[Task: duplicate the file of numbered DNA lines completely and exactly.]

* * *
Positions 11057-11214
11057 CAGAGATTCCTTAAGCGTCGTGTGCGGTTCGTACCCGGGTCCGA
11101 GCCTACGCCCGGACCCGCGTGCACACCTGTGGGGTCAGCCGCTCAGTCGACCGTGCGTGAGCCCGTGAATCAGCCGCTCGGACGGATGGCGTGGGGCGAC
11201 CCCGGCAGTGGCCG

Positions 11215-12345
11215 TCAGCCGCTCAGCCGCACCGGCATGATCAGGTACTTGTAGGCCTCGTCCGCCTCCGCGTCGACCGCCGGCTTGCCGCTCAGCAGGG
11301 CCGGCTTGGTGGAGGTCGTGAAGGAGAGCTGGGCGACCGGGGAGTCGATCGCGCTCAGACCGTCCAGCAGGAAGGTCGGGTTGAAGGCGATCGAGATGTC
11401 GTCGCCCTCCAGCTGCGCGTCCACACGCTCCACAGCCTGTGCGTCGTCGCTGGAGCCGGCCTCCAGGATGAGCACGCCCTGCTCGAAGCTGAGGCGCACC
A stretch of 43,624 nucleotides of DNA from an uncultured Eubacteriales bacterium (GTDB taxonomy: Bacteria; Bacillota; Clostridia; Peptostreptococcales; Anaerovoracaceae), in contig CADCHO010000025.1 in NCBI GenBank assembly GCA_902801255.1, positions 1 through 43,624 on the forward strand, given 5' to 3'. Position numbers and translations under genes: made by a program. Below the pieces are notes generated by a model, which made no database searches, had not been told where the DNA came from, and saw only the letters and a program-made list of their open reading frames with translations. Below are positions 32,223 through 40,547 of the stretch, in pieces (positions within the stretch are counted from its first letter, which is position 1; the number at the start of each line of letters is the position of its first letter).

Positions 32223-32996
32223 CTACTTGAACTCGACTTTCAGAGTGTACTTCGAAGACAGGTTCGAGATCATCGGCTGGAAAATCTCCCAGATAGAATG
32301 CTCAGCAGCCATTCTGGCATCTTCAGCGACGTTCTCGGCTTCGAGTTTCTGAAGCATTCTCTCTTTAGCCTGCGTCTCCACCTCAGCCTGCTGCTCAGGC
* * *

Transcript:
Positions 11057-11214
11057 CAGAGATTCCTTAAGCGTCGTGTGCGGTTCGTACCCGGGTCCGA
11101 GCCTACGCCCGGACCCGCGTGCACACCTGTGGGGTCAGCCGCTCAGTCGACCGTGCGTGAGCCCGTGAATCAGCCGCTCGGACGGATGGCGTGGGGCGAC
11201 CCCGGCAGTGGCCG

Positions 11215-12345
11215 TCAGCCGCTCAGCCGCACCGGCATGATCAGGTACTTGTAGGCCTCGTCCGCCTCCGCGTCGACCGCCGGCTTGCCGCTCAGCAGGG
11301 CCGGCTTGGTGGAGGTCGTGAAGGAGAGCTGGGCGACCGGGGAGTCGATCGCGCTCAGACCGTCCAGCAGGAAGGTCGGGTTGAAGGCGATCGAGATGTC
11401 GTCGCCCTCCAGCTGCGCGTCCACACGCTCCACAGCCTGTGCGTCGTCGCTGGAGCCGGCCTCCAGGATGAGCACGCCCTGCTCGAAGCTGAGGCGCACC
A stretch of 43,624 nucleotides of DNA from an uncultured Eubacteriales bacterium (GTDB taxonomy: Bacteria; Bacillota; Clostridia; Peptostreptococcales; Anaerovoracaceae), in contig CADCHO010000025.1 in NCBI GenBank assembly GCA_902801255.1, positions 1 through 43,624 on the forward strand, given 5' to 3'. Position numbers and translations under genes: made by a program. Below the pieces are notes generated by a model, which made no database searches, had not been told where the DNA came from, and saw only the letters and a program-made list of their open reading frames with translations. Below are positions 32,223 through 40,547 of the stretch, in pieces (positions within the stretch are counted from its first letter, which is position 1; the number at the start of each line of letters is the position of its first letter).

Positions 32223-32996
32223 CTACTTGAACTCGACTTTCAGAGTGTACTTCGAAGACAGGTTCGAGATCATCGGCTGGAAAATCTCCCAGATAGAATG
32301 CTCAGCAGCCATTCTGGCATCTTCAGCGACGTTCTCGGCTTCGAGTTTCTGAAGCATTCTCTCTTTAGCCTGCGTCTCCACCTCAGCCTGCTGCTCAGGC